What makes a film good? Objectively, it may be aspects like the script, cinematography, score, and lighting but subjectively that’s not such an easy question to answer. One might argue that enjoyment of a film is enough, although this line of thinking may lead to heated discussions with those who don’t agree. There is a lot of grey area in these discussions too. Some parts of a film may be objectively good, while others are objectively bad, but you feel the bad is outweighed by the good. Take, for instance, Hulu’s newest thriller No Exit.
The plot follows a recovering drug addict who finds herself trapped in a community centre with several strangers in the midst of a blizzard. As she gets to know these people, she uncovers a kidnapped young girl in a van in the parking lot, although there’s no way of knowing whose van it is. The tension builds as secrets are revealed and the heroine must decide what the right thing to do is. It’s an excellent premise, told well, but it has several key flaws. The biggest of these is the dialogue, which is often cheesy and predictable. It’s riddled with cliches and exposition but, paired with the acting, it leads to an entertaining first half. No Exit’s tone is serious, or at least it’s trying to be, but the film is more enjoyable as a B-Movie. Even an inexperienced thriller viewer will call the kidnapper early on, although given that this reveal is the mid-point plot twist, it feels as if that doesn’t really matter. The second half contains plenty of twists and turns to continue watching, even if it’s a more glum experience than the first half.
No Exit is, in essence, a bottle story: a term used to describe plots that happen entirely in one location. (Think the fly episode of Breaking Bad or the classic Doctor Who episode Dalek.) Granted, it’s a fairly large location, using the several rooms of the community centre and the parking lot outside, but this is where the action stays. It’s used to great effect in the final act, with the heroes inside the buildings and the villains outside it, in a scene that keeps the tension high. It’s a stunning locale too, bathed in fluffy white snow which perfectly contrasts the villainy taking place. As the plot escalates, so too does the violence, which may inflict a wince from viewers. There’s a gun present for the majority of the second half, but it’s the nail gun and use of said nail gun which make for an uncomfortable half-hour.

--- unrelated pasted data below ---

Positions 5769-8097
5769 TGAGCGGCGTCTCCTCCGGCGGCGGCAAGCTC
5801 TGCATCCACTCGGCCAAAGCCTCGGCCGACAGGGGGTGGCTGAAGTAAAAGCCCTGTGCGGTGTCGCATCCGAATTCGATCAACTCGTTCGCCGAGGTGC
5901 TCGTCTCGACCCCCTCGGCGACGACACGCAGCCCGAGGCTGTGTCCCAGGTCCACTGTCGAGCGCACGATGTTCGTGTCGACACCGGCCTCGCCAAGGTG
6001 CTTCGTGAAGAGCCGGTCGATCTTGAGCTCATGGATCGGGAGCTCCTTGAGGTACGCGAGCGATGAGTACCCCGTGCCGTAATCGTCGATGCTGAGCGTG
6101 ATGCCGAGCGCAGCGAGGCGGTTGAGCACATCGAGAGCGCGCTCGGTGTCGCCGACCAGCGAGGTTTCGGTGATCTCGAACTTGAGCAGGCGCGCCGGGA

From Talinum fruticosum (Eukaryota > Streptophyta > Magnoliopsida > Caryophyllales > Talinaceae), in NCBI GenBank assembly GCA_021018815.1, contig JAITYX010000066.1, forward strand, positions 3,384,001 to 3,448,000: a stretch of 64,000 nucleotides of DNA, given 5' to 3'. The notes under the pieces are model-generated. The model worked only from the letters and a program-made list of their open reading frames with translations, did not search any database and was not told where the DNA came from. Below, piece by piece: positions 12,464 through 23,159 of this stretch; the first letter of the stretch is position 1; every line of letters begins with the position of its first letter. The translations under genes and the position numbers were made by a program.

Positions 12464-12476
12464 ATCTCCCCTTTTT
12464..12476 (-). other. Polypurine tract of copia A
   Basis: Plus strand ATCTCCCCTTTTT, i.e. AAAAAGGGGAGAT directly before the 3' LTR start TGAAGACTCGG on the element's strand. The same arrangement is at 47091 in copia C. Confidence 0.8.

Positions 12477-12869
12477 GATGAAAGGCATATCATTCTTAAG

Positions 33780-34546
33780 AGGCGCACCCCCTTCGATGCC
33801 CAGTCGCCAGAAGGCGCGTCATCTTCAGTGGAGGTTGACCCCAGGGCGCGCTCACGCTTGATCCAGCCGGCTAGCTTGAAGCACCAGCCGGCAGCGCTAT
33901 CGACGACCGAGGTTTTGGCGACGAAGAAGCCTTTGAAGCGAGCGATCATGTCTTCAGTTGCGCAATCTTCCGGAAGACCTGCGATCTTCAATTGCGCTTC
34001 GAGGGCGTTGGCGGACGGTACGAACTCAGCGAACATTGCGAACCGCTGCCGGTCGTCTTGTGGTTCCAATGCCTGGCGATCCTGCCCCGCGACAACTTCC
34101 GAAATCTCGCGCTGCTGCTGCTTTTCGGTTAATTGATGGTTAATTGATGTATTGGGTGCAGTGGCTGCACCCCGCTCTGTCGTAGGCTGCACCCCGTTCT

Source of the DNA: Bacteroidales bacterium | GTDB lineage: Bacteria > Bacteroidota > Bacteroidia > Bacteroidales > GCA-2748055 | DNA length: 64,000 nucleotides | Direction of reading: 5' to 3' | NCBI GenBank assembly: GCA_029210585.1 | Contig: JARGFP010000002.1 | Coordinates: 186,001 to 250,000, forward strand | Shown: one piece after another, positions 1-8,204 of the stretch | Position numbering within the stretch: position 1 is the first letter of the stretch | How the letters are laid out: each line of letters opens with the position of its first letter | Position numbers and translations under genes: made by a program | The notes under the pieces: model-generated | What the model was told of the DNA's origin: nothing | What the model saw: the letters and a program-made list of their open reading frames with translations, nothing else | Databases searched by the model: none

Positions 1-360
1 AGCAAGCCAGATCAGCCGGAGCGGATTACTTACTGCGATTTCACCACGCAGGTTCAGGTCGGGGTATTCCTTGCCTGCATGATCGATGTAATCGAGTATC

The film’s other major flaw is in its display of drug use. The opening scene, set in a rehabilitation centere, is done well and feels genuine but as the film progresses, drugs will remain prominent. The heroine finds a small stash in the car that she uses to escape rehab and contemplates taking it throughout the plot until finally caving during the final act. Until she takes them, this is a really respectful way to portray these issues but she uses them in an act of heroism. This ties taking drugs with heroism in a moment that really doesnt sit right. The moral was so close to being that people are capable of incredible things without drugs, until it fumbles at the final hurdle.
Regardless of the mixed messaging and cliche-filled script, No Exit is still an entertaining way to spend part of an afternoon. It may not delight in the way that filmmakers had intended, but it delights nonetheless.